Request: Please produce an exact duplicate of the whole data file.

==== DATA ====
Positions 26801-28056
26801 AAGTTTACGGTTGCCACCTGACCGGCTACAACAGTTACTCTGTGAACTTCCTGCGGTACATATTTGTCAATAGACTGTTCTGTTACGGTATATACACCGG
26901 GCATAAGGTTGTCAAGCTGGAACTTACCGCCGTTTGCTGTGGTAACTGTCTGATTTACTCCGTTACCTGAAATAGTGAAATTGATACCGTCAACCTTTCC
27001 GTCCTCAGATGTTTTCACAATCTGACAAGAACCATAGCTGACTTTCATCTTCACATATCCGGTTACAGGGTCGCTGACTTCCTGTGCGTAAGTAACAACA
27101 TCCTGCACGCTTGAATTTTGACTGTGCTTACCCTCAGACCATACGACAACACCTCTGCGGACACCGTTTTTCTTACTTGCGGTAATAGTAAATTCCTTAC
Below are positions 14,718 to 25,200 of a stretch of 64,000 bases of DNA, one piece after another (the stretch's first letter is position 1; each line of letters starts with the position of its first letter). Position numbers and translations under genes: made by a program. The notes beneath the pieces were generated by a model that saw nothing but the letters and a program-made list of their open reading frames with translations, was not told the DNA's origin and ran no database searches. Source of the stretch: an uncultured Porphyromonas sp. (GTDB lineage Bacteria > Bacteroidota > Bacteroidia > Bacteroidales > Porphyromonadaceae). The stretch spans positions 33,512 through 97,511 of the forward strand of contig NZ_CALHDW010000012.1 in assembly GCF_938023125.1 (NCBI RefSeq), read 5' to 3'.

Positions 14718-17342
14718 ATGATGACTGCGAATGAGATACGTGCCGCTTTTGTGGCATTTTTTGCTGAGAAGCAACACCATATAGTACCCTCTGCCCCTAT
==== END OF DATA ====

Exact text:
Positions 26801-28056
26801 AAGTTTACGGTTGCCACCTGACCGGCTACAACAGTTACTCTGTGAACTTCCTGCGGTACATATTTGTCAATAGACTGTTCTGTTACGGTATATACACCGG
26901 GCATAAGGTTGTCAAGCTGGAACTTACCGCCGTTTGCTGTGGTAACTGTCTGATTTACTCCGTTACCTGAAATAGTGAAATTGATACCGTCAACCTTTCC
27001 GTCCTCAGATGTTTTCACAATCTGACAAGAACCATAGCTGACTTTCATCTTCACATATCCGGTTACAGGGTCGCTGACTTCCTGTGCGTAAGTAACAACA
27101 TCCTGCACGCTTGAATTTTGACTGTGCTTACCCTCAGACCATACGACAACACCTCTGCGGACACCGTTTTTCTTACTTGCGGTAATAGTAAATTCCTTAC
Below are positions 14,718 to 25,200 of a stretch of 64,000 bases of DNA, one piece after another (the stretch's first letter is position 1; each line of letters starts with the position of its first letter). Position numbers and translations under genes: made by a program. The notes beneath the pieces were generated by a model that saw nothing but the letters and a program-made list of their open reading frames with translations, was not told the DNA's origin and ran no database searches. Source of the stretch: an uncultured Porphyromonas sp. (GTDB lineage Bacteria > Bacteroidota > Bacteroidia > Bacteroidales > Porphyromonadaceae). The stretch spans positions 33,512 through 97,511 of the forward strand of contig NZ_CALHDW010000012.1 in assembly GCF_938023125.1 (NCBI RefSeq), read 5' to 3'.

Positions 14718-17342
14718 ATGATGACTGCGAATGAGATACGTGCCGCTTTTGTGGCATTTTTTGCTGAGAAGCAACACCATATAGTACCCTCTGCCCCTAT